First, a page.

of course cells containing formulas affect it. Cells containing Formulas arn't empty, event if they return a Null string. You should have included that it the OP. BTW this little gem also effects the accepted answer. –  chris neilsen Apr 11 '13 at 5:09
    
yes indeed it does. But my original example removes the empty rows with the formulas in them. But it does it one row at a time and that is time consuming. I need it to remove all empty rows at once. –  Lahib Apr 11 '13 at 6:48

So basically, if it comes across a blank row, it should delete that row and all the rows below it.

For deleting all the rows below, you could essentially do the same thing that happens when you press CTRL and the down arrow - it goes to either the next value down (if there is one, and in your case it sounds like there won't be) or to the end (row 65536 is the limit in all the Excel versions I've come across). Which would be...

Range(Selection, Selection.End(xlDown)).Select
Selection.Delete Shift:=xlUp

This will go from the row you've selected (so no need to delete it), down to either the next value or the end, and delete all those rows.

EDIT - entire macro:

Dim i As Integer
For i = 1 To 93
    Range("A" & i).Select
    Dim CheckVal As String
    CheckVal = ActiveCell.Value
    If (CheckVal = "") Then
        Range(Selection, Selection.End(xlDown)).Select
        Selection.Delete Shift:=xlUp
    End If
Next i

Bear in mind though that, if there ARE any values below the first "blank" that is found, they are deleted too as the first contiguous value.

share|improve this answer
    
I am running the Macros from excel so i am not selecting any rows. I am inserting data into sheet1 from a database, Sheet2 has reference to fields in sheet1 and sets its fields to the ref. fields. But i have a grid with 100 rows. If the data only has 2 rows represented in sheet2 there will be 98 rows that are empty. I need to run this macro som c# and then remove the 98 rows at once and not one row at a time. Will your code work in this case ? –  Lahib Apr 10 '13 at 8:30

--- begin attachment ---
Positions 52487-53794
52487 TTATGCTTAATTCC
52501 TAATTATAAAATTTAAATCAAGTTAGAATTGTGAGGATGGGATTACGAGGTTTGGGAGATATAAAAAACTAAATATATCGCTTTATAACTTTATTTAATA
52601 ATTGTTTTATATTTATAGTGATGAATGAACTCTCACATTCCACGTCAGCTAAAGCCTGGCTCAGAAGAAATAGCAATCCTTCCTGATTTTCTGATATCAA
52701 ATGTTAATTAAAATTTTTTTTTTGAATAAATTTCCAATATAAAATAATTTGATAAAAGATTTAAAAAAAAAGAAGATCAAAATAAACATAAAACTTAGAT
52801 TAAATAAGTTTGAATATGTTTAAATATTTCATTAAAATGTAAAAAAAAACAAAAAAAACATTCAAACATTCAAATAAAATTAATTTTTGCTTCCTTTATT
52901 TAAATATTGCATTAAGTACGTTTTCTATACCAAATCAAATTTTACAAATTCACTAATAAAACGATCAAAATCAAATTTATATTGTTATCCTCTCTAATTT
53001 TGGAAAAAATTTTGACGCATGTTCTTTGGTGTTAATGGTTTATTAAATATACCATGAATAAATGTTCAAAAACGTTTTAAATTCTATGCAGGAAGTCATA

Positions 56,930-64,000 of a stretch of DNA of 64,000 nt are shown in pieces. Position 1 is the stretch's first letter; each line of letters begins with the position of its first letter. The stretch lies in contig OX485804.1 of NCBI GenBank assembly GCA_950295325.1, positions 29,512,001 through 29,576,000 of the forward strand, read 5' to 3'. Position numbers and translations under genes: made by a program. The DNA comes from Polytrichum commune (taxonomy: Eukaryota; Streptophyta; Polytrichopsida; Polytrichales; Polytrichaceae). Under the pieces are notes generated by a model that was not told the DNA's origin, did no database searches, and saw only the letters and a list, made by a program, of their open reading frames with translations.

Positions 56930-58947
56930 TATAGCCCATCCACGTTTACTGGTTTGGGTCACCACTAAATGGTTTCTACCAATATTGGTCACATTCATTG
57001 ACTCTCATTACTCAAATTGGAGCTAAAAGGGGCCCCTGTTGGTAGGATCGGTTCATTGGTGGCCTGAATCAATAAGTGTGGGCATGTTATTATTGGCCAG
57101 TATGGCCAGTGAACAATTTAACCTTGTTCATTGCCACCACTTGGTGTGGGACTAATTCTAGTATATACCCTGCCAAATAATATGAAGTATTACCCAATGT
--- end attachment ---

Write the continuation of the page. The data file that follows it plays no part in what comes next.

The code I suggested is excel code. You should just be able to put that into your macro (instead of the ActiveCell.EntireRow.Delete) and it should work. Don't see why it's been marked down. –  user1560834 Apr 10 '13 at 9:01
    
@user1560834 i dunno why it was marked down. It works fine, but it only selects one column. I need to define the column range it has to select. How can i do that ? –  Lahib Apr 10 '13 at 9:04
    
Why -1? 1: Because it can delete can delete some of the data!. Range(Selection, Selection.End(xlDown)).Select will include the next line of data. 2: it advocate unnecassary use of Select 3: the last version that was limited to 65000 rows was 2003 –  chris neilsen Apr 10 '13 at 9:10
    
Guess that shows how far behind my version of Excel is. I thought that the user didn't have ANY data past the first blank column, so using this would be no problem. Sorry. If there IS data past the first empty row, as Chris Neilsen says, you'll have to cycle through each row. –  user1560834 Apr 10 '13 at 9:15